Perhaps the best example of this are a couple of lines off of Sacramento rapper Mozzy hit song “Sleep Walking” — ”Miss my brother Deezy, only if them bullets grazed ‘him / Wa’nt no hatred in my heart until that happened, that’s what changed me.” It is a line that is equally heartbreaking as it is haunting, and in my mind, is one of the most effective encapsulations of the cyclical nature of the inner-city struggle with poverty and crime. Our youth are not born with “hatred in [their] heart” and the droves of disadvantaged minorities are not born with an innate penchant for crime (as so many conservative pundits would love for you to believe). We are all the products of the world we are given, and the one much of America’s black youth has been given is a hopeless and stark concrete jungle. So those who decry the “foul” messages of hip hop should perhaps take a closer look at the iron environment from which they were wrought — or rather, a closer look at how these environments were formed.
Hip hop did not create the crippling socioeconomic conditions which oppress America’s black youth. Hip hop did not create a war on drugs which explicitly targeted minorities. Hip hop did not red-line and white-flight African Americans into poorer communities. Hip hop did not nigh expunge all valid and viable opportunities to America’s low-income inner-city African Americans. No, quite the contrary in fact. All hip hop has done is act as a regenerative tool for disadvantaged, disenfranchised black youth. It has provided them with the spokes of resilience in the face of a world that does not care to know their troubles. It has provided an outlet, a means of escape. I suppose it’s only natural then that people like Ben Shapiro get offended when these black artists share the truth of their reality.
Buffalo rapper Benny the Butcher puts it best: “I really did get three felonies, been up to the feds, been to the state, lost my brother. I was born in the middle of the crack epidemic, so I’m telling my story.” Art is often grounded in the experiences of the artist; for Benny that is the bleak cage of the crack epidemic of the eighties, and for other rappers it is likely something similar. So, if the messages of violence in the medium make you uncomfortable, perhaps you should utilize some of that energy to do something about the institutional problems that necessitate black youth turn to crime in the first place, rather than denigrating the medium for the sake of casual racism.
But Benny’s story is not unique, not by any means. As Benny says, “I’m not the only one who lived this way, but I’m probably the only one who can rap this good about it…. So I’m telling this story for them.” Benny is merely the only one who has has been given the skills to share his story; for every rapper like him that “makes it”, there’s thousands of others who are still shackled to the steel mill of poverty and street hustling. But such is, and always has been, the crux of hip hop. Hip hop is a voice for the voiceless. It is a medium which gives shape to the shadows. It is a medium which gives a representation to the unspoken struggles which so many know, yet are so seldom acknowledged by the public conscience. Songs like Mozzy’s “Sleepwalking” are, in their basest form, literal byproducts of the African American struggle and fantastical transmutations of pain into art. These artists are able to cultivate a garden of lyrics, rhymes, and emotion from the storied soil of a people, adeptly condensing the age-old struggle of their history into something valuable, something beautiful.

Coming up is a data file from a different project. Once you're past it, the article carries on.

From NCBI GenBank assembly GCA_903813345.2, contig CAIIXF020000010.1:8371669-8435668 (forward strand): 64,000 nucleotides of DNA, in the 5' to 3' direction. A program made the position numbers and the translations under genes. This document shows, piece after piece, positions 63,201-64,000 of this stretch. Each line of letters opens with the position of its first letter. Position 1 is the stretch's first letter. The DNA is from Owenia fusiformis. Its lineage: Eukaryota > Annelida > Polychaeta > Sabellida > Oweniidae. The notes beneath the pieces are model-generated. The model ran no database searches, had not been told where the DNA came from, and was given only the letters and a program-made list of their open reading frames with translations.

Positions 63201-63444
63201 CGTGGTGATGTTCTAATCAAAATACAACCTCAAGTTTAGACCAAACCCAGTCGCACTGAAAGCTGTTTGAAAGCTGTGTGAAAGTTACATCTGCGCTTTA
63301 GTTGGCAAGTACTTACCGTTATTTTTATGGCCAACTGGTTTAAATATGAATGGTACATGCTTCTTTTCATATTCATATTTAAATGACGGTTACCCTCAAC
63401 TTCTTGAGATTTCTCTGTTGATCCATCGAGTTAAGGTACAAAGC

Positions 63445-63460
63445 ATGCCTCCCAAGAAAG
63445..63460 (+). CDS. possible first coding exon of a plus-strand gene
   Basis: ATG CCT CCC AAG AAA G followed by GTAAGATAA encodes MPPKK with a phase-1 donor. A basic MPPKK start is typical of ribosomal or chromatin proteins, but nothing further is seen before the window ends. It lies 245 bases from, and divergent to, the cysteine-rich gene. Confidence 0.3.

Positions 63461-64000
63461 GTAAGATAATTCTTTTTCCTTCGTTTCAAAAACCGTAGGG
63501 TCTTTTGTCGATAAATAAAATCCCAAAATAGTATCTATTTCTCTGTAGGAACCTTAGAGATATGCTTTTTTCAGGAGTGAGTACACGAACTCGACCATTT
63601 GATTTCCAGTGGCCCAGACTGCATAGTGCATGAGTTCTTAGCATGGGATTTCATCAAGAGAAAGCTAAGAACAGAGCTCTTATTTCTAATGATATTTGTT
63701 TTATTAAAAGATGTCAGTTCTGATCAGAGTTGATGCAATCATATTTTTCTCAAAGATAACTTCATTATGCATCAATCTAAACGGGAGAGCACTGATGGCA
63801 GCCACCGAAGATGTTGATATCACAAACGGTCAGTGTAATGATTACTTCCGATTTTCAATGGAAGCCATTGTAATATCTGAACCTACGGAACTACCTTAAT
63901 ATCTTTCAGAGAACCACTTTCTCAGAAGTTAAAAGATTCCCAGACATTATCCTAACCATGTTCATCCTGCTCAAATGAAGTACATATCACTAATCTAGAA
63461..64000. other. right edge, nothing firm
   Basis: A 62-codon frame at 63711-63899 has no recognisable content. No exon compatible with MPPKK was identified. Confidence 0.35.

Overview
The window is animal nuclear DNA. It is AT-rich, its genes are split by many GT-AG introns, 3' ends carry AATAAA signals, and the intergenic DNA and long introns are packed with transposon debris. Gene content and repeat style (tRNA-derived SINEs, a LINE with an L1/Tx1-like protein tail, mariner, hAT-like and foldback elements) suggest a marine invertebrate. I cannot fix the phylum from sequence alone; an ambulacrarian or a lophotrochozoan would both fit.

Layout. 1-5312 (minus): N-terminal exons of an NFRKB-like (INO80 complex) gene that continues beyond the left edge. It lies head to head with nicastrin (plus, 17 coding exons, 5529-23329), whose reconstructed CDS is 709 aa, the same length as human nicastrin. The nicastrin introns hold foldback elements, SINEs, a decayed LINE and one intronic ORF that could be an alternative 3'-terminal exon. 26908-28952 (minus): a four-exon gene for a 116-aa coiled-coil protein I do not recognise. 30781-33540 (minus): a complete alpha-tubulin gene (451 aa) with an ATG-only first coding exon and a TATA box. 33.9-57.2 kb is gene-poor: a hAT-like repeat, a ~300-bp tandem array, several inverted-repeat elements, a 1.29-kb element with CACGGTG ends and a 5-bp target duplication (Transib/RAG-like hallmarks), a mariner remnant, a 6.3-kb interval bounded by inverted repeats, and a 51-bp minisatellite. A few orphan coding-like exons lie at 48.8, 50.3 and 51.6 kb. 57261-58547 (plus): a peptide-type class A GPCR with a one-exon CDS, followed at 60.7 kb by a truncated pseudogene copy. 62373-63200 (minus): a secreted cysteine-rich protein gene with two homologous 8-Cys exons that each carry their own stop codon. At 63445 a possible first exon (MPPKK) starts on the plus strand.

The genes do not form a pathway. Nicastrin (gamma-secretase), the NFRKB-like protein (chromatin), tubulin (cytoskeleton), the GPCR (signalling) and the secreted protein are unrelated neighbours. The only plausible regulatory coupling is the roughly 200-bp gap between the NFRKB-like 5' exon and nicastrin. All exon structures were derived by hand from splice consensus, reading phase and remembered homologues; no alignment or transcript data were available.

For instance, Conway the Machine’s verse on “The Cow” comes to mind — one would be hard-pressed to find a more impactful display of both anguish and resilience. Conway, who after receiving gunshot wounds to his head and neck and was subsequently diagnosed with the disfiguring Bells Palsy, raps, “You know it’s funny I wanted to quit / after I got shot in my head, I seen my face like I’m done with this shit.” Conway and these lines are perhaps the most salient example of this pain-to-art trope, and in my mind, the song is in itself a rather perfect emblem of this phenomenon, with Conway’s post-shooting success in the rap-industry serving as a quite literal symbol of hip hop’s regenerative powers. As Conway rather pointedly puts it, “I wrote this shit with the tears in my eyes / Now they gotta consider me top five.”
It is this that makes hip-hop, in my opinion, the most compelling of art-forms. It is the result of a people, people like Conway the Machine, Benny the Butcher, and Mozzy, who will not quit, who cannot quit. It is an artform of resistance, of fighting the power, of fighting back. It is resilience, persistence. It is struggle and pain, transmogrified into beauty through the sorcerery of wordsmithing and cadence. It is high art. And it’s high time it got its recognition as such.